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Did You Take Your Mental Health “Pill”?

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Deposit Photos/VIA Institute

You probably engage in a variety of daily habits, for example: checking your email, brushing your teeth, or perhaps taking a vitamin/medication. What if we added one more quick habit to your day: “using 1 of your signature strengths in a new way”. What kind of mental health benefits could you gain?

Over the recent years I have found that one of the most overlooked pathways for boosting mental health is through the pathway of character strengths.

Consider these new mental health findings from the science of character:

  • Using your signature strengths (those most core qualities of your identity) leads to long-term increases in happiness.
  • Using your signature strengths is connected with long-term decreases in depression.
  • Your character strengths act as buffers, helping to protect you from anxiety and depression.
  • Using your character strengths is connected with better psychological well-being.
  • Using your character strengths leads to improved mood the next day.
  • Certain character strengths within you are connected with reduced mental health stigma.
  • Inpatient clients experienced less hopefulness and increased optimism following the practice of several positive psychology exercises, including strengths use.

Considering these exciting findings, why is no one talking about character strengths use as a key to mental health?

One reason is this science of character is new, having emerged in the mid-2000s, and helping professionals are just now learning about these benefits.

In addition, humans have a strong negativity bias working against them. We are wired to attempt to solve problems, spot the negative, and manage what is wrong. We are quick to discount the positive or simply are blind to it, and therefore we are not accustomed to giving close attention to our core character strengths.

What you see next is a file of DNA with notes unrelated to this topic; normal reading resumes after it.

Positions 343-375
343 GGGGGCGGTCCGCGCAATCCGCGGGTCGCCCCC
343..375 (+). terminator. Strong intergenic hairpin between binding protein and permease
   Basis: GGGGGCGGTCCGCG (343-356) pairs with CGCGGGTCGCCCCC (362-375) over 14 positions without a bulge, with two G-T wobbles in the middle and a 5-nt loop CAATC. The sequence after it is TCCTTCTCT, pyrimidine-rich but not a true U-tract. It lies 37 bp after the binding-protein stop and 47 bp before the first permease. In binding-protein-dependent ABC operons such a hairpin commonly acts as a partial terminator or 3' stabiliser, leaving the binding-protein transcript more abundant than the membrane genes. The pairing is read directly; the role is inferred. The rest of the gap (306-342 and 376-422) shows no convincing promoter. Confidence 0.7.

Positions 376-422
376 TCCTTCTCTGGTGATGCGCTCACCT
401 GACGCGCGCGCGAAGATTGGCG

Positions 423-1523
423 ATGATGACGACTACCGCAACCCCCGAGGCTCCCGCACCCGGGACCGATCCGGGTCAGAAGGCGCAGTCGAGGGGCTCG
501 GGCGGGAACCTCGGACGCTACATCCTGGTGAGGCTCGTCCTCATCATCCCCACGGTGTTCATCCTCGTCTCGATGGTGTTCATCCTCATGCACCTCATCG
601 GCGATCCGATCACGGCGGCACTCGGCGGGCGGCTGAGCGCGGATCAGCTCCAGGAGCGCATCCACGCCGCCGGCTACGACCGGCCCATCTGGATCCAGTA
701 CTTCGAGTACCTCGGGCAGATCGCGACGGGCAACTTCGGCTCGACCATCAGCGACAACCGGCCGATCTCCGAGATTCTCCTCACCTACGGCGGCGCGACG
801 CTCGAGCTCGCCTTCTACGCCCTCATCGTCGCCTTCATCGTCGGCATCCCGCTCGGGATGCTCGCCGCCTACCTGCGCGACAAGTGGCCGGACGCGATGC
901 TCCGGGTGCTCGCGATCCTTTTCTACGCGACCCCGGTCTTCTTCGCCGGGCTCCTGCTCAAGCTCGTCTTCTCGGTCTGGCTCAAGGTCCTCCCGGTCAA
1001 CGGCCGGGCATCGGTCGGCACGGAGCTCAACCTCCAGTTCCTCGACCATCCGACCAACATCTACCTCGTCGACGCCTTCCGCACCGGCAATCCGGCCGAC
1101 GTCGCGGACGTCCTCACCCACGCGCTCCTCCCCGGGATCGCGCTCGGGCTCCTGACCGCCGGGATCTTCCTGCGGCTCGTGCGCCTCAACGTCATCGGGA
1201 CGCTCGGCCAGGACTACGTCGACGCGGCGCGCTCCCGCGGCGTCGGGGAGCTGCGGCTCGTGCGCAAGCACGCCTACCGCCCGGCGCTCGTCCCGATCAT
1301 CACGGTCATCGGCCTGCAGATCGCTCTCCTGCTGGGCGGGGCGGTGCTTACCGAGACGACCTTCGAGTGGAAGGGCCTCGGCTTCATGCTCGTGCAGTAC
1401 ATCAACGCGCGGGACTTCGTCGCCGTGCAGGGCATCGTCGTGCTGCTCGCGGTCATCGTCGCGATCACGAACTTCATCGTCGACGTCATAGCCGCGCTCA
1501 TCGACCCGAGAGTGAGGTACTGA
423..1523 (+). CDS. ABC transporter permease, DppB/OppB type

Yet another reason is more personal: Character strengths seem to be largely preconscious (to steal a term from Freud over a century ago). This means that these core personality characteristics are right below the surface of our awareness—they are not deeply unconscious nor are they part of much of our conscious awareness. Instead, they are immediately below our awareness, waiting to be tapped into.

This is why mindfulness meditation and deliberate practice of mindful strengths use are important. Bringing mindful attention to your strengths lifts them up to your surface.

There are many ways you can improve your mindful strengths use. I suggest a few below:

  1. Take the free VIA Survey to get your immediate rank-ordered results of character strengths.
  2. Scan through this list of the 24 universal character strengths and take notice of the 5-7 you see as most core to who you are.
  3. Consider a recent positive experience you had at work, school, or in one of your relationships. Replay the event in your mind. Then, bring to your attention the character strengths you brought forth most strongly.

Don’t forget to take your strengths pill each day. It’s the easiest medication you will ever take.

By the way, I’m blogging for Mental Health Day today! Learn more about this initiative of the American Psychological Association here: http://www.yourmindyourbody.org/mental-health-blog-day-links-round-up-2015/

References

Gander, F., Proyer, R. T., Ruch, W., & Wyss, T. (2012). Strength-based positive interventions: Further evidence for their potential in enhancing well-being. Journal of Happiness Studies.

Huffman, J., C., DuBois, C. M., Healy, B., C., Boehm, J. K., Kashdan, T. B., Celano, C. M., Denninger, J. W., & Lyubomirsky, S. (2013). Feasibility and utility of positive psychology exercises for suicidal inpatients. General Hospital Psychiatry.

Huta, V., & Hawley, L. (2010). Psychological strengths and cognitive vulnerabilities: Are they two ends of the same continuum or do they have independent relationships with well-being and ill-being? Journal of Happiness Studies, 11, 71–93.

Lavy, S., Littman-Ovadia, H., & Bareli, Y. (2014). Strengths deployment as a mood-repair mechanism: Evidence from a diary study with a relationship exercise group. Journal of Positive Psychology.

Niemiec, R. M. (2014). Mindfulness and character strengths: A practical guide to flourishing (link is external). Cambridge, MA: Hogrefe.

Peterson, C., & Seligman, M. E. P. (2004). Character strengths and virtues: A classification and handbook (link is external). New York: Oxford University Press and Washington, DC: American Psychological Association.

Seligman, M. E. P., Steen, T. A., Park, N., & Peterson, C. (2005). Positive psychology progress: Empirical validation of interventions. American Psychologist, 60, 410–421.

Vertilo, V., & Gibson, J. M. (2014). Influence of character strengths on mental health stigma. Journal of Positive Psychology, 9(3), 266-275.

Did You Take Your Mental Health “Pill”?

Ryan M. Niemiec, Psy.D


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APA Reference
Niemiec, R. (2015). Did You Take Your Mental Health “Pill”?. Psych Central. Retrieved on May 23, 2019, from https://blogs.psychcentral.com/character-strengths/2015/06/did-you-take-your-mental-health-pill/

 

Last updated: 3 Jun 2015
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